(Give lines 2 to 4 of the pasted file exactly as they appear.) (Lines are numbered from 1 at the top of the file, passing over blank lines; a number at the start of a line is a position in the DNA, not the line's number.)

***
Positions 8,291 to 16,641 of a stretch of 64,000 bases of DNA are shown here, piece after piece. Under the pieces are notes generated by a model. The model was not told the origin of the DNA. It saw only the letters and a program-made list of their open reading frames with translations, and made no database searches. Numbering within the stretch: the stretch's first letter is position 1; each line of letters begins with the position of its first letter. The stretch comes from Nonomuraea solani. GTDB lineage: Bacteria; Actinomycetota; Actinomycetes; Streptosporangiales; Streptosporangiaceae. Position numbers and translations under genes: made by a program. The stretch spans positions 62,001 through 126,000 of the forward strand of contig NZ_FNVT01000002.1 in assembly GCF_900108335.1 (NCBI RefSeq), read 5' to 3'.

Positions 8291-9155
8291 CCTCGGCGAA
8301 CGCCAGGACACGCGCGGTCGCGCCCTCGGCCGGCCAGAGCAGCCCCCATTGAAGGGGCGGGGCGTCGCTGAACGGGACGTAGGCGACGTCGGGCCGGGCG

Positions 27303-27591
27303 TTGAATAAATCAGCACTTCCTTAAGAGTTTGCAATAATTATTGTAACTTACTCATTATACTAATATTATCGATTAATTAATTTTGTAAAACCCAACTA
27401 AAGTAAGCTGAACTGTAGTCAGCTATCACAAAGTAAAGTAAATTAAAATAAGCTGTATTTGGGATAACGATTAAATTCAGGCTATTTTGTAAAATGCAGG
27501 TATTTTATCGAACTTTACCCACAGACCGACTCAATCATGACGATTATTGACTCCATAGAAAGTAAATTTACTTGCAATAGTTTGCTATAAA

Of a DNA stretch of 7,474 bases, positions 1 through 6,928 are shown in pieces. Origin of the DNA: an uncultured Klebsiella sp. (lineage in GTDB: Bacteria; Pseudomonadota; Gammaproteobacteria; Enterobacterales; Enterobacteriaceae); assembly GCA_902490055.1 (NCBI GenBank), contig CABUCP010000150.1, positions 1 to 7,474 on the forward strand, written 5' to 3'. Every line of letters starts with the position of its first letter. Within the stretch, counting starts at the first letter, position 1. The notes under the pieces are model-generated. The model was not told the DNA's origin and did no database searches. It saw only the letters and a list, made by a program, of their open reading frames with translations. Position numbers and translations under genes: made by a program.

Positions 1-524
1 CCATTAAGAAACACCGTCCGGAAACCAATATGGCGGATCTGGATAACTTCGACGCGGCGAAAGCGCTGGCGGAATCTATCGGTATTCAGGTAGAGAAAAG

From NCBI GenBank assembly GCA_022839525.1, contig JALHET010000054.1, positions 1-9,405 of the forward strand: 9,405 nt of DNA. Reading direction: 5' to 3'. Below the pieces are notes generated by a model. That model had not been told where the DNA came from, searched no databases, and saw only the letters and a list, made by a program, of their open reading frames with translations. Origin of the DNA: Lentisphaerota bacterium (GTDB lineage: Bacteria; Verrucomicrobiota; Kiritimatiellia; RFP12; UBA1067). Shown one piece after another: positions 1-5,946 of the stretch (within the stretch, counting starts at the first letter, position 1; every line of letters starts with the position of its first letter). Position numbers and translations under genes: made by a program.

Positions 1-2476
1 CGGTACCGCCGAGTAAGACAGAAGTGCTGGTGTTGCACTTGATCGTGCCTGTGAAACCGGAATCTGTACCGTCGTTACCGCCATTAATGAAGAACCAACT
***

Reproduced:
Positions 8291-9155
8291 CCTCGGCGAA
8301 CGCCAGGACACGCGCGGTCGCGCCCTCGGCCGGCCAGAGCAGCCCCCATTGAAGGGGCGGGGCGTCGCTGAACGGGACGTAGGCGACGTCGGGCCGGGCG